The months of build up to this decision have been tumultuous and often uncertain. And with Prime Minister David Cameron announcing he will step down by October, and the Pound weakening to 1985 levels, it’s fair to say the result has created some short-term shockwaves.
As the dust settles in the coming days and weeks, we believe there are still many reasons to be positive about the country’s prospects in the months and years ahead. We remain confident about the UK’s ongoing status as a property investment hotspot and will continue to prioritise British markets such as London, Manchester and Liverpool within our investment portfolio.
What happens next?
It will now be largely business as usual, with no immediate shift in the UK’s status within the European Union (EU) while negotiations begin to plan next steps.
The negotiations are likely to result in Britain establishing an alternative relationship with the EU bloc that will enable the two parties to continue to enjoy effective trade and political ties outside of British membership. Examples of this in practice can be seen in prosperous countries such as Switzerland and Norway.
The UK government will move quickly to present a united front and bring certainty and calm to the market, using every power and lever to encourage continued foreign investment and maintain economic growth in the medium to long term.
What does this mean for the UK property market?
We expect any turbulence to be confined to the short-term, and remain confident in the long-term trajectory of the UK property market. This short-term turbulence may even present an opportunity – with a weakened Pound and modest market correction providing a chance for foreign investors to purchase very competitively-priced assets in the UK.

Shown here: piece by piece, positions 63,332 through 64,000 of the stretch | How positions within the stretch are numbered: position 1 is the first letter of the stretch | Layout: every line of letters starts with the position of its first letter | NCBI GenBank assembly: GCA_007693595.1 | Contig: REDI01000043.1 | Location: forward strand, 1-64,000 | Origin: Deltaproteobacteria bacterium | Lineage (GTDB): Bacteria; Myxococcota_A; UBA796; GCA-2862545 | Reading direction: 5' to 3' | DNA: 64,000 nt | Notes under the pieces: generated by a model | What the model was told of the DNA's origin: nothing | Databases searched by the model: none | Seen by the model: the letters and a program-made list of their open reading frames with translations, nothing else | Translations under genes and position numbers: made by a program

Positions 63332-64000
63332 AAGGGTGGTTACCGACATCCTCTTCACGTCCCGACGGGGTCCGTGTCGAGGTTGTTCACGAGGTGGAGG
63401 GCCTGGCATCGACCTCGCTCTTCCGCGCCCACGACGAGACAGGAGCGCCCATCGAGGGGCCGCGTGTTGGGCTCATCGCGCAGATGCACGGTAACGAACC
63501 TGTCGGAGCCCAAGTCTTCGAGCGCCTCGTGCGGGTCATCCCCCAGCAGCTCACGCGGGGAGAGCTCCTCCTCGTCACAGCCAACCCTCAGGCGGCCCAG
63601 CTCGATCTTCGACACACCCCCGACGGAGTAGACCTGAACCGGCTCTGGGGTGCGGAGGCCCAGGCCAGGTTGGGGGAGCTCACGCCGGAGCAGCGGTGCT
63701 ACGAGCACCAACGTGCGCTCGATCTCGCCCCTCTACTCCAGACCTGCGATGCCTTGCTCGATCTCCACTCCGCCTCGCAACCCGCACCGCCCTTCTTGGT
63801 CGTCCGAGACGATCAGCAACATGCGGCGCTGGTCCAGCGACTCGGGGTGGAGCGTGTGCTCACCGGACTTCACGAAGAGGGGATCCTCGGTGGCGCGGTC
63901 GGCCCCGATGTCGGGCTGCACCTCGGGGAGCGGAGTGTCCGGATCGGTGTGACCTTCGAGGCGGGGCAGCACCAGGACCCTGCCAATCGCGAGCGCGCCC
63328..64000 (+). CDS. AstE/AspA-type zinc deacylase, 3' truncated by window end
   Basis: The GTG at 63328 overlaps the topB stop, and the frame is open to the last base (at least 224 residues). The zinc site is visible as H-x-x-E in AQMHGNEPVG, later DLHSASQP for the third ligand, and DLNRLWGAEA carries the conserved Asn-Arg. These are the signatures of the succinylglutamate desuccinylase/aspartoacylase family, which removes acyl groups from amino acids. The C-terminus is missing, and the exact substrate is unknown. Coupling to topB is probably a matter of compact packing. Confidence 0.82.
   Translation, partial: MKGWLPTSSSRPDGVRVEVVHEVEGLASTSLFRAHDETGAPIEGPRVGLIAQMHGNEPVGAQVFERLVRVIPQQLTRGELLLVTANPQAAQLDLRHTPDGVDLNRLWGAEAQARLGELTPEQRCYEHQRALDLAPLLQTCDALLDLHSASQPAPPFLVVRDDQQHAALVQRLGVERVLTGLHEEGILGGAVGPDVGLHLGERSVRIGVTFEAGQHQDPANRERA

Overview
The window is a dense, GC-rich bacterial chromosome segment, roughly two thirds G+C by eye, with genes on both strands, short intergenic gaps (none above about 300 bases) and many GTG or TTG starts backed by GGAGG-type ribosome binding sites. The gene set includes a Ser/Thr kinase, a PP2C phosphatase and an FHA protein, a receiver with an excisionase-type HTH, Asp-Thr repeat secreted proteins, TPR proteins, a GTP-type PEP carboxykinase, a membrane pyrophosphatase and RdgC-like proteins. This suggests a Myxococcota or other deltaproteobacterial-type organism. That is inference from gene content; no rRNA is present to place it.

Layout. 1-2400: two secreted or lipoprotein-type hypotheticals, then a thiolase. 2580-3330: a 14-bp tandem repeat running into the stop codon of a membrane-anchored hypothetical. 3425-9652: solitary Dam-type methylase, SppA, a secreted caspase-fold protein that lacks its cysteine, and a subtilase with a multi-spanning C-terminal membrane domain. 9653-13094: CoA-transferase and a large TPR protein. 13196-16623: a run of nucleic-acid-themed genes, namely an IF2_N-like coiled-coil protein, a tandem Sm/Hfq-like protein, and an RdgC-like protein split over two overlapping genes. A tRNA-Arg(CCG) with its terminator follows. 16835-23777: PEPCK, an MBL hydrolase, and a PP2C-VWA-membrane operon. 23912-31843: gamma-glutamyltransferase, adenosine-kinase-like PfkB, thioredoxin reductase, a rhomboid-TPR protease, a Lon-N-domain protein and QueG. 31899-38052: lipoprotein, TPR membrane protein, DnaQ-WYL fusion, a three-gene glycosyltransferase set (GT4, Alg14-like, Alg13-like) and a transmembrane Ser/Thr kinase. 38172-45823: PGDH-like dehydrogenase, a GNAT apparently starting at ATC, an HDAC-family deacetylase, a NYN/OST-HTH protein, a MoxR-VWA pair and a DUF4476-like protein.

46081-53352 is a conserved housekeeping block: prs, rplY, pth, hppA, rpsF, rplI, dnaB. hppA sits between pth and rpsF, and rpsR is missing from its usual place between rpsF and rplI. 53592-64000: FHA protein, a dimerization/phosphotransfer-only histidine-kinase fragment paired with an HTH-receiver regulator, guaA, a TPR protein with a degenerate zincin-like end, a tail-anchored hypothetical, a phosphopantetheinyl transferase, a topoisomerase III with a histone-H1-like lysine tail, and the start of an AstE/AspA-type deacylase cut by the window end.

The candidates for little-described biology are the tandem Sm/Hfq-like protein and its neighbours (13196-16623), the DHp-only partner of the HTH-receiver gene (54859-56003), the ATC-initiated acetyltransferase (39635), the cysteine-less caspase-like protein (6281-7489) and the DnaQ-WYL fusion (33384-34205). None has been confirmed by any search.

The investment case for British property is reinforced by a number of factors that will not change as the country withdraws from the EU.
Firstly, domestic buyers drive property demand trends. British owner-occupiers are responsible for the vast majority of purchases of UK property, and these buyers will still be ready and willing to join or reposition themselves on the property ladder. This is especially true given interest rates that are now very likely to remain low, or even be reduced further as the government targets stability.
We also believe demand for well-located properties in Britain will continue to grow once the initial shock of this result dissipates. Investment in Outer London and regional cities such as Manchester, Birmingham and Liverpool still boast excellent investment drivers, and it’s possible we may also see a resurgence of demand in prime central London.
Another factor to consider is the implications for the free movement of trade and goods between the UK and EU in future. A further shortage of labour and an increase in the costs of imported materials would further exacerbate the existing national housing shortage. Such further constraining of supply in the years ahead would of course be a positive pressure point for property price growth across Britain.
Despite the uncertainty of recent months, IP Global Senior Investment Manager Hamish Pound remains confident about the viability of British property investment in the wake of the country’s decision to withdraw from the EU.
“As we saw in the lead up to last year’s General Election in the UK, some property investors have taken a cautious ‘wait-and-see’ approach, preferring to hold off on buying until there is a more concrete prognosis. Others have taken the longer-term view that demand for well-located property in the UK will continue to grow, regardless of the referendum’s outcome. It will take time for investors to regain comfort, but we have confidence in the resilience and strength of the UK market in the longer-term.
In the medium-to-long term the UK will remain one of the world’s strongest and most secure economies. In our view, the longer-term trajectory for the UK property market is onward and upward, with some turbulence in the immediate term.”